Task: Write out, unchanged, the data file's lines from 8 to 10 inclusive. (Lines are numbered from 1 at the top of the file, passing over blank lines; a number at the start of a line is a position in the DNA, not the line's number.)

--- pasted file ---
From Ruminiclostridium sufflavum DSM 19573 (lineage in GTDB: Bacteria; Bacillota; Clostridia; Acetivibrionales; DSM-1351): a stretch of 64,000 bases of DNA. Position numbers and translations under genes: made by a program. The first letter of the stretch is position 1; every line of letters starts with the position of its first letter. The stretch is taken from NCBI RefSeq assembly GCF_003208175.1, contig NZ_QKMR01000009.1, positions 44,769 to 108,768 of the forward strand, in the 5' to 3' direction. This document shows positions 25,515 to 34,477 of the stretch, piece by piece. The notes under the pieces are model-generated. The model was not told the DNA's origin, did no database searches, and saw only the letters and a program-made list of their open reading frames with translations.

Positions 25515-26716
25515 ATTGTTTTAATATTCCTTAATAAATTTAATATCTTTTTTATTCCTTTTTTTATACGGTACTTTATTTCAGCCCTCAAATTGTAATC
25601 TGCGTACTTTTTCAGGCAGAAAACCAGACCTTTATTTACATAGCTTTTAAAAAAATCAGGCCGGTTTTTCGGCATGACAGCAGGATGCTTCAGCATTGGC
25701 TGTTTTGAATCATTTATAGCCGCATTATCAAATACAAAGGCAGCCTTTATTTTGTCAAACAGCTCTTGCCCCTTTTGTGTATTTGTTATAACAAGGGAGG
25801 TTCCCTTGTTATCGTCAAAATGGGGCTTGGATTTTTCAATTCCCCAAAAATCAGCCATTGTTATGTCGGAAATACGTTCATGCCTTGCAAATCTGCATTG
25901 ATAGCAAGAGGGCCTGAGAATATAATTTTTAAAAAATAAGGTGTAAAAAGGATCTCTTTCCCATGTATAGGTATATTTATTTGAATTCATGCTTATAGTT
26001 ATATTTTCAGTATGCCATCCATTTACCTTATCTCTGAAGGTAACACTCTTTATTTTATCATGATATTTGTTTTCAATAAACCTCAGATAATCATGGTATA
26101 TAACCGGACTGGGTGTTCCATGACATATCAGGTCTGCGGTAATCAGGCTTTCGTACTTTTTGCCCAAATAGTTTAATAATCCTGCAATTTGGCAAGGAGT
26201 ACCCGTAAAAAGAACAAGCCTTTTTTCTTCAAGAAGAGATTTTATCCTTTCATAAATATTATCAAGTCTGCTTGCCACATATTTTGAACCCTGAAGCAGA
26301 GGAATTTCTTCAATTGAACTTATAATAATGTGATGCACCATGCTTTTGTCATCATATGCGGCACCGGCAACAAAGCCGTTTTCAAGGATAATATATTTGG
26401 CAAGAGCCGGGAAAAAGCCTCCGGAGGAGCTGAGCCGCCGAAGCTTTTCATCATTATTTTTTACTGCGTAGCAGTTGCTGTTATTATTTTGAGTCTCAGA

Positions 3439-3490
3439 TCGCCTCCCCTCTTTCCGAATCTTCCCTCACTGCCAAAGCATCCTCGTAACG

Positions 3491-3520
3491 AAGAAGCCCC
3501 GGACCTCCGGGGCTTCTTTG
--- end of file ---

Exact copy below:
26001 ATATTTTCAGTATGCCATCCATTTACCTTATCTCTGAAGGTAACACTCTTTATTTTATCATGATATTTGTTTTCAATAAACCTCAGATAATCATGGTATA
26101 TAACCGGACTGGGTGTTCCATGACATATCAGGTCTGCGGTAATCAGGCTTTCGTACTTTTTGCCCAAATAGTTTAATAATCCTGCAATTTGGCAAGGAGT
26201 ACCCGTAAAAAGAACAAGCCTTTTTTCTTCAAGAAGAGATTTTATCCTTTCATAAATATTATCAAGTCTGCTTGCCACATATTTTGAACCCTGAAGCAGA